The solid cast and the thick, dark patina of this allegorical figure of Abundance are typical of northern Italian bronzes produced in Mantua, Padua and Venice in the sixteenth century. A further example of the same model was in the collection of Isaac Camondo, a pendant to a second bronze, alike in every respect but reversed: with the cornucopia in her right arm and the face turned to the left (Musée du Louvre, Paris, inv. no. OA 6480). Another almost identical pair – whose cornucopias bear traces of gilding – is in the Frick Collection, New York (inv. nos. 16.2.57 and 16.2.58, H. 39.4 cm and 40.1 cm). Another pair – without gilding to the cornucopias – came from the collection of Emma Budge (1852-1937) in Hamburg, and is now in the Yale University Art Gallery, New Haven (inv. nos. 1971.26.1-2; cf. J. Pope-Hennessy, A. F. Radcliffe, op. cit.). These two female figures could have been designed as candelabra supports or fire-dog figures, similar to the models created by Niccoló Roccatagliata (1593–1636), Tiziano Aspetti (1557/59–1606) and Girolamo Campagna – who was responsible for the pair depicting Venus and Adonis in the Ca’ d’Oro, Venice.

Some scholars have attributed the Louvre bronzes to the Venetian sculptor and bronze founder Girolamo Campagna (1549-1626) (cf. A. Gibbon, Guide des Bronzes de la Renaissance italienne, Paris, 1990, p. 84). Originally from Verona, Campagna produced the monumental bronzes in the Church of Il Redentore and San Giorgio Maggiore in Venice. He is known to have been working in Venice in 1571, in the workshop of Danese Cattaneo, whose influence – which in turn perpetuated the style of his master, Jacopo Sansovino – can be observed in the powerful forms and solid character of the cast of the present female figure. Although Campagna was also known for his smaller bronzes, produced for private clients, it does not seem that the present female figure can be firmly attributed to him.

The frontal composition of this allegory of Abundance, which gives it a hierarchic character, is close to models of the mid-sixteenth century, contemporary with the muscular forms of Jacopo Sansovino (1486-1570) and Danese Cattaneo. The solid cast and the thick and dark patination can also be compared to bronzes by Paduan sculptors such as Francesco Segala (circa 1535-1592) – who followed in the footsteps of Andrea Riccio (1470-1532) and Jacopo Alari Bonacolsi, known as Antico (circa 1460-1528) – and who also took advantage of the potential for chromatic variations created by using different alloys on the same bronze. Traces of silver and lead can be seen on the surface of some parts of the present female figure, especially in the eyes and nails, as it was a tradition in Paduan and Mantuan bronzes. For example, a small bronze figure of a Standing Boy attributed to the circle of Andrea Mantegna (1430/31-1506), Mantua, third quarter of the fifteenth century – earlier than the Ribes Abundance – has comparable silvered eyes with small round pupils deeply set in the metal (Metropolitan Museum of Art, New York, gift of J. Pierpont Morgan, 1917, inv. no. 17.190.1402). As in the present figure of Abundance, lead is used for the eyes in a bronze of Hecate, goddess of the lunar triad – or perhaps an allegory of Prudence Padua, around 1500 (Staatliche Museen, Berlin, inv. no. 1942).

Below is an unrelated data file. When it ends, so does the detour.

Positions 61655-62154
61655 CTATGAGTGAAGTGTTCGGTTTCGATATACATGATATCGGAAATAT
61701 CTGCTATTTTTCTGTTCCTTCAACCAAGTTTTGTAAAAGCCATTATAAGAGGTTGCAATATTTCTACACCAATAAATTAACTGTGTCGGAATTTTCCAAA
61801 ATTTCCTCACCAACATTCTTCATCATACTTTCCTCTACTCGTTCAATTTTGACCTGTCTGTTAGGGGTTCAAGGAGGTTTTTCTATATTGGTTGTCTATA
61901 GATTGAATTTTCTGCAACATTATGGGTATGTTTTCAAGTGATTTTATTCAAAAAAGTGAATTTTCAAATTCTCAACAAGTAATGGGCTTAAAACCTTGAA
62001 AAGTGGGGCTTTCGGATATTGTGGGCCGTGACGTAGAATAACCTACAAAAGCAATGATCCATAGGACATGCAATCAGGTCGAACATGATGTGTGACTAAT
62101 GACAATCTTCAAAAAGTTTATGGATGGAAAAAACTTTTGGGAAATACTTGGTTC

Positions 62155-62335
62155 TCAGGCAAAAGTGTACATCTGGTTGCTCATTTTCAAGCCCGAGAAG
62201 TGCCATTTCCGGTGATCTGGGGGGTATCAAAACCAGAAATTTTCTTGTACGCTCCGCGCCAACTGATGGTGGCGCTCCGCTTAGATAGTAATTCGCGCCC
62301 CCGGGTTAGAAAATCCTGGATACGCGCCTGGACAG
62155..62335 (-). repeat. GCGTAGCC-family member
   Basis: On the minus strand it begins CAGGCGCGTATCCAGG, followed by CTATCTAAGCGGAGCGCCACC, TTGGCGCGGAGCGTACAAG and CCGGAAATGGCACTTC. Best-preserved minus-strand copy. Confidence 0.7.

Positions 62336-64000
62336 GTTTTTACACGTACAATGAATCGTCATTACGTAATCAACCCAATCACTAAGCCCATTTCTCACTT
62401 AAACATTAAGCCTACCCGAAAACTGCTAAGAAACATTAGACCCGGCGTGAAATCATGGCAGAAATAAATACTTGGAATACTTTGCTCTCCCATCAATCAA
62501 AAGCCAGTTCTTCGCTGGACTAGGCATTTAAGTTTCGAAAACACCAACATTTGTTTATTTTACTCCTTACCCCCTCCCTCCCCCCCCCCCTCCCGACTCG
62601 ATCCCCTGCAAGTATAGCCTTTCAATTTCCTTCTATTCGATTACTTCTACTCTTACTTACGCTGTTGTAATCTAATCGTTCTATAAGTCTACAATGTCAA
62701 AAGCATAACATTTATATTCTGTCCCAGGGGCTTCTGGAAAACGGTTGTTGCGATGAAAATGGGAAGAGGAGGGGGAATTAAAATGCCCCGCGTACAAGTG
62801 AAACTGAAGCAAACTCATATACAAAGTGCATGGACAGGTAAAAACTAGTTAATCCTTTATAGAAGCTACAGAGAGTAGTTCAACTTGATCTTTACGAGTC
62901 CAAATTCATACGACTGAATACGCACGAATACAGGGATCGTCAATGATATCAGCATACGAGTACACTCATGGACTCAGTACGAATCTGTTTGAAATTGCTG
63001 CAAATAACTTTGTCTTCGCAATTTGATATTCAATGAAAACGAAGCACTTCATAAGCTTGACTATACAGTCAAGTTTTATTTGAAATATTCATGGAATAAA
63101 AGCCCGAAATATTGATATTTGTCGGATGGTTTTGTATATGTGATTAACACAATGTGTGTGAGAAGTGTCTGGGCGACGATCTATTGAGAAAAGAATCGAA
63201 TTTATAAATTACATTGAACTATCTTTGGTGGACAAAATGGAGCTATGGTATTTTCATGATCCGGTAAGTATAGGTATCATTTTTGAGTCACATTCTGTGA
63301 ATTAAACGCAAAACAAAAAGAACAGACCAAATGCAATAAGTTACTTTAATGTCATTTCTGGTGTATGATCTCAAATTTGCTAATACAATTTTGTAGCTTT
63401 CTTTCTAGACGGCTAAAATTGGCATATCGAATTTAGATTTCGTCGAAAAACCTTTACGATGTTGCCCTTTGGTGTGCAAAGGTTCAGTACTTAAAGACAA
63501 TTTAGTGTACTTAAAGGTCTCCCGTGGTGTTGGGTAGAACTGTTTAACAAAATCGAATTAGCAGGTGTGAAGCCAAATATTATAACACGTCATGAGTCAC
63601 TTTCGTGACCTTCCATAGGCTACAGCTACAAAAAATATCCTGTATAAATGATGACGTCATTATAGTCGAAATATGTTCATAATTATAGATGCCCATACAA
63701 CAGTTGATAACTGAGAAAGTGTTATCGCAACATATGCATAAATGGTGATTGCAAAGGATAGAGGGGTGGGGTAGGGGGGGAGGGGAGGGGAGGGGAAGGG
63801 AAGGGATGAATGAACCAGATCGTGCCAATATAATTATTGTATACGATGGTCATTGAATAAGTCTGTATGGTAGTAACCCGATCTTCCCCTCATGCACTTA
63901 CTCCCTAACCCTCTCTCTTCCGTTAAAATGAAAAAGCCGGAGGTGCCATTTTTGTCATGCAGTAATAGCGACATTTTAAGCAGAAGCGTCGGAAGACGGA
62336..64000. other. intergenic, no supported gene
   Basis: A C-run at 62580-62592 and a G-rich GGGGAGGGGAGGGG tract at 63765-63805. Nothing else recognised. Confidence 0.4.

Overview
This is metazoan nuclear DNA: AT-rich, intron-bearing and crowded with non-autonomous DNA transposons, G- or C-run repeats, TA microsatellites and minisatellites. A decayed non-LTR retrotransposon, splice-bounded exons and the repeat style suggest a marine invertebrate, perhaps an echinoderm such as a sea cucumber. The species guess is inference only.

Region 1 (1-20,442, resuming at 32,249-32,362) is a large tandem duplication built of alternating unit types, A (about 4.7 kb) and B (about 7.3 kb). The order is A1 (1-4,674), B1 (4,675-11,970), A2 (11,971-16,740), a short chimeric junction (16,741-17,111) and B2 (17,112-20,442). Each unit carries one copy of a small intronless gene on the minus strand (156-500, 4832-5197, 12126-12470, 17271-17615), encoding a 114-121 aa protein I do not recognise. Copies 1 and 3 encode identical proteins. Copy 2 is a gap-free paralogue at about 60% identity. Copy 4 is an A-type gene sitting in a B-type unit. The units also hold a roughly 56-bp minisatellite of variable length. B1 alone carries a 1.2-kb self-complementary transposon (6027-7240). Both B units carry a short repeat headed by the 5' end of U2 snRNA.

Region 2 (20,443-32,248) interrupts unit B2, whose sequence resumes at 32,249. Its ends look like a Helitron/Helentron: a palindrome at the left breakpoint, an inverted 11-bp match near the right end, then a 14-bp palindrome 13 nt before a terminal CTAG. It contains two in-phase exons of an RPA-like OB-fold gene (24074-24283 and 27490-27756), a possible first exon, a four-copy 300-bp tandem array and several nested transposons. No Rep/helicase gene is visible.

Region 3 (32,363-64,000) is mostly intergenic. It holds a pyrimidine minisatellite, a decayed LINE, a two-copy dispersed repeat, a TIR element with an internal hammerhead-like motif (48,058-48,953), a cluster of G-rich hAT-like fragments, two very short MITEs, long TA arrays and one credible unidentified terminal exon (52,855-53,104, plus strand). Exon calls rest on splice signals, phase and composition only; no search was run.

Although its original provenance is unknown, this bronze appears in the inventory of the King’s Garde-Meuble from 1684, and therefore entered the French Royal Collections at a relatively early date. Archival records indicate that in 1788 it was displayed in the Bronzes Gallery of the new royal Garde-Meuble, built by the architect Ange-Jacques Gabriel on the Place Louis XV (later the Hôtel de l’Etat-Major de la Marine, on what is now the Place de la Concorde). This space was laid out between 1786 and 1788 by the steward of the Garde-Meuble, Thierry de Ville d’Avray, before being opened to the public. In this narrow gallery, with walls painted in trompe-l’œil to imitate stone, the bronzes were displayed around 150 cm above ground level, on socles and shelves painted to simulate yellow Siena marble. A drawing by Jean-Démosthène Dugourc (1749-1825), the architect who oversaw the project, gives a clear picture of the arrangement of the bronzes in the gallery where reductions of royal monuments were displayed, each flanked by two marble busts, and surrounded by busts and other bronze figures (Musée Carnavalet, inv. no. D.6927).